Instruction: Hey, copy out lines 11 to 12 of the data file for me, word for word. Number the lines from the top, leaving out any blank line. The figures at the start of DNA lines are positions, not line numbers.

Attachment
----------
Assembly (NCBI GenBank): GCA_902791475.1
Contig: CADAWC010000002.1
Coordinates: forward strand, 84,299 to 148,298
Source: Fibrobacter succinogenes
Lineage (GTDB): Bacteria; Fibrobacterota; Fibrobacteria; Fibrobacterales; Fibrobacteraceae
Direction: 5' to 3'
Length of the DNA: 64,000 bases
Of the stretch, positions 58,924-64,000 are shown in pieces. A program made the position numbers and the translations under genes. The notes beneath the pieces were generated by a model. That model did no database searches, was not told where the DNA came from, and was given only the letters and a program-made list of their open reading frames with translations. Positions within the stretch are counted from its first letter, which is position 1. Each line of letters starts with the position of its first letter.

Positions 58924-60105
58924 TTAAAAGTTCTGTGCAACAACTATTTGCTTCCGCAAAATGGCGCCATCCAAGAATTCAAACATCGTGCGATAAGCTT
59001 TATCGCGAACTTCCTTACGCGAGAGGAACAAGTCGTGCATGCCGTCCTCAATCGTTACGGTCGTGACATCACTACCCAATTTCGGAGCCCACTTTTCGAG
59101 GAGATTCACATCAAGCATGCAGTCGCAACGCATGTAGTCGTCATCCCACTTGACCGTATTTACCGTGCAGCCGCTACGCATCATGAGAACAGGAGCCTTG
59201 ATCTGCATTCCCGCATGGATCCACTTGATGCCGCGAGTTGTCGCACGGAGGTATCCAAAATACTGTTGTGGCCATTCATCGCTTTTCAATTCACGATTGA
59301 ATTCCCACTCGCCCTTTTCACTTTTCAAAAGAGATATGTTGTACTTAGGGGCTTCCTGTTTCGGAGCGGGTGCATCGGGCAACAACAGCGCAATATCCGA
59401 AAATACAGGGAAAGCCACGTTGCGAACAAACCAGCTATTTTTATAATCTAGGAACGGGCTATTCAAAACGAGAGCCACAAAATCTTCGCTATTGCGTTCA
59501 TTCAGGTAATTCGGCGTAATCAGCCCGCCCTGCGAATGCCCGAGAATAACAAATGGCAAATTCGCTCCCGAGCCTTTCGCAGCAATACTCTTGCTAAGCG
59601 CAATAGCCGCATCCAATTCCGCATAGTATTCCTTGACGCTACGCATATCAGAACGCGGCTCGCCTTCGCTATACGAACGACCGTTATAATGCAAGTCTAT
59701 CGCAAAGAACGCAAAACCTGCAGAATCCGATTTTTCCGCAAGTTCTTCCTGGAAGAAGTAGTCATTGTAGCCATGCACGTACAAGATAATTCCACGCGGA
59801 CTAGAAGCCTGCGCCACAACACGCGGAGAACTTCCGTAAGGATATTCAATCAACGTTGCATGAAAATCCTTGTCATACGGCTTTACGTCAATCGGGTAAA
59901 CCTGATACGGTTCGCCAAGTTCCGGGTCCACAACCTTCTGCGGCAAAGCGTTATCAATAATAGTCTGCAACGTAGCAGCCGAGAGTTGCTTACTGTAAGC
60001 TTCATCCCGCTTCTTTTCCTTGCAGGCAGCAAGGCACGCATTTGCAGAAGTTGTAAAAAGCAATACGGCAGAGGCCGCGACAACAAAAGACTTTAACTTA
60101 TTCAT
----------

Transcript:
59001 TATCGCGAACTTCCTTACGCGAGAGGAACAAGTCGTGCATGCCGTCCTCAATCGTTACGGTCGTGACATCACTACCCAATTTCGGAGCCCACTTTTCGAG
59101 GAGATTCACATCAAGCATGCAGTCGCAACGCATGTAGTCGTCATCCCACTTGACCGTATTTACCGTGCAGCCGCTACGCATCATGAGAACAGGAGCCTTG